13th February 2020

Racking up those air miles

As part of our Climate Change issue, we take a look at some of the most outrageous distances covered by sports teams when travelling to their games
Racking up those air miles
Image: tjdarmstadt @Wikimedia Commons

When we think of sports stars, we might associate them with a big, dark, luxurious coach cruising past us on the motorway. However, unless the game takes place around the corner, it seems most teams these days will opt for taking a private train, even treating themselves to a private plane when necessary.

Arsene Wenger’s Arsenal came under an immense amount of scrutiny in 2012, when they chartered a flight to Norwich, despite the ground only being 100 miles from North London. The Gunners spent just 15 minutes in the air, which means it was more than likely that this was exceeded by their time sat waiting for the plane to take off.

Wenger’s decision has fortunately not proved overly popular, and the majority of short travel is done by train.

However, some teams simply cannot avoid it, and it begs the question, are these fixtures environmentally sensible?

Toronto Wolfpacks to UK, Distance: 3,320 miles

Founded in 2016, the Canadian rugby league side play as a part of the top-tier of the English game. This comes after winning promotion in two of their first three seasons. However, all is not how it seems.

The Wolfpack confirmed at the end of the 2017 season that they would hold base in Manchester, creating a solid partnership with Manchester Metropolitan University. Though this is the case, their home ground remains in Toronto. The Lamport Stadium, which also hosts the Toronto Argonauts, is approximately an eight-hour flight from their training camp.

While there is an agreement that the majority of their games will take place on British turf, the long-haul journey is forced upon some teams. Hull are the next to make the trip, on the 18th April.

JS Saint-Pierroise to France, Distance: 6,000 miles

This one seems completely bizarre. The volcanic island of Reunion, located in the Indian Ocean is a French territory and, as such, its teams are eligible to play in the Coupe de France.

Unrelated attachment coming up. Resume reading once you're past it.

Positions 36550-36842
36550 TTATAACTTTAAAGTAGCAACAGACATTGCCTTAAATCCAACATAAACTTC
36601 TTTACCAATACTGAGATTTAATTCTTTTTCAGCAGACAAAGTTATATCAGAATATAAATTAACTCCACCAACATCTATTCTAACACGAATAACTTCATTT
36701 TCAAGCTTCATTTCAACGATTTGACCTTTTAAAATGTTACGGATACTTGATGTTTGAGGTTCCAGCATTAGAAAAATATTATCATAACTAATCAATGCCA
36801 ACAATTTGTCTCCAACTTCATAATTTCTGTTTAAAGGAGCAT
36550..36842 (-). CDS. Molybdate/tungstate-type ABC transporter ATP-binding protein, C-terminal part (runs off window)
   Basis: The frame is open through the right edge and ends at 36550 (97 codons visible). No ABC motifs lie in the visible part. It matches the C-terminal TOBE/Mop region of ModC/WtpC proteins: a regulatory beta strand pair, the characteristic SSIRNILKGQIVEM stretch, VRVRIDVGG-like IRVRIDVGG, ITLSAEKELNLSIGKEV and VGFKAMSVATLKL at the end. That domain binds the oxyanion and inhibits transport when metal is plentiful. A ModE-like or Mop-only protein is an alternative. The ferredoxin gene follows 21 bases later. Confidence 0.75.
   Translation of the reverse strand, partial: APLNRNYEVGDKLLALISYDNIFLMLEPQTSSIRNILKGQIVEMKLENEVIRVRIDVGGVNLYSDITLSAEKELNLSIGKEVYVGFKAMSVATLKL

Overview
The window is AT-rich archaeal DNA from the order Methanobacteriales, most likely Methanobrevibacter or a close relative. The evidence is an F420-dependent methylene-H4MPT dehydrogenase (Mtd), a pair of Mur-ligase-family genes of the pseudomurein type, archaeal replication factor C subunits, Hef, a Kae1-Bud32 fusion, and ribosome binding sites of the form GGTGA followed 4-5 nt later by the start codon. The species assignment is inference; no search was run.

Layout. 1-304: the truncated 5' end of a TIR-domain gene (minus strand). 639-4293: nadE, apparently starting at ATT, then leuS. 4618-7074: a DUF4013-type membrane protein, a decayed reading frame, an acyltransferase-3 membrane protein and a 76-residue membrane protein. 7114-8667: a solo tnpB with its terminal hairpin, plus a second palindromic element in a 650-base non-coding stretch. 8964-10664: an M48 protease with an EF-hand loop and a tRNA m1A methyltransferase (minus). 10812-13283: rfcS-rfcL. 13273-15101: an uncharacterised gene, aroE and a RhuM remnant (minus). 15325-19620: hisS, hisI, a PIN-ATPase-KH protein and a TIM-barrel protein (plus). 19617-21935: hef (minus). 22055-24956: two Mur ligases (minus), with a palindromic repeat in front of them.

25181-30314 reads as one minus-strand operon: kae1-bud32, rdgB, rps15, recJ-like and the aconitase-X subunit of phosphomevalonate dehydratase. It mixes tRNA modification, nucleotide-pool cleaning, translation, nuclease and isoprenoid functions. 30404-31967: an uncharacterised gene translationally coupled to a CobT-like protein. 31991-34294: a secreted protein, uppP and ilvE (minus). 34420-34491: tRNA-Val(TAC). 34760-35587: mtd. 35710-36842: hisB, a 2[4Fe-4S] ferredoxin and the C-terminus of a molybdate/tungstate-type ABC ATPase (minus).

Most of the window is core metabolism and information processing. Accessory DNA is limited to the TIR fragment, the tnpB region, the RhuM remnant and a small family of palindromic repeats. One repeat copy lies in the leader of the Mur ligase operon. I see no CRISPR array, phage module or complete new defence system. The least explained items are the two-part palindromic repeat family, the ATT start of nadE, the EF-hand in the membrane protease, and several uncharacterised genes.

They made the 11-hour flight to take on Ligue 2 side, Niort (who play on the West Coast of France) and, unbelievably, returned home with a 2-1 victory.

Having made it through to the last 32 the islanders jetted off to northeast France, where they faced SAS Épinal. Though they battled well into extra-time, a 118th-minute goal meant that the Reunion Island side will not be making any more distance flights for cup matches. Not this season, at least.

Southern Kings/Cheetahs to UK, Distance: 8,450 miles

The two South African teams were added to the Pro 14 League in 2017. Unlike JS Saint Pierroise, the journey to the UK is one that these teams make every few weeks. Neither side has followed the Toronto Wolfpacks decision in setting up a UK base, instead opting to face the travel.

While some of the Pro 14 teams are from Italy (just the 5000 miles away), 10 of every 13 games for the South African teams will be played against British and Irish opposition.

Though the decision to allow these teams into the league seems ridiculous from a logistics point of view, it could get even more bizarre yet. The CEO of the Irish Rugby Football Union, Philip Browne, indicated that conversations were being had with American and Canadian teams, so this is definitely a future possibility.

More Coverage

A game away: Spectating South Korea’s football culture

I attended the Yonsei v KU derby in Seoul, along with 50,000 other fans. It couldn’t have been more different from BUCS.

“You might have heard there’s a football match on” – The build-up to the 2022 World Cup’s biggest showdown yet

Southgate’s England take on reigning champions France this Saturday in a once-in-a-lifetime World Cup clash

The controversy continues: The OneLove armband U-turn

A look into the debate surrounding the Onelove armband controversy, highlighting the issues surrounding Qatar and its approach to LGBTQ+ rights.

No more heading the ball: The health hazards of the beautiful game

Scotland is leading the way in responding to football related head injuries

Copyright © The Mancunion
Powered By Spotlight Studios

0161 275 2930  University of Manchester’s Students’ Union, Oxford Rd, Manchester M13 9PR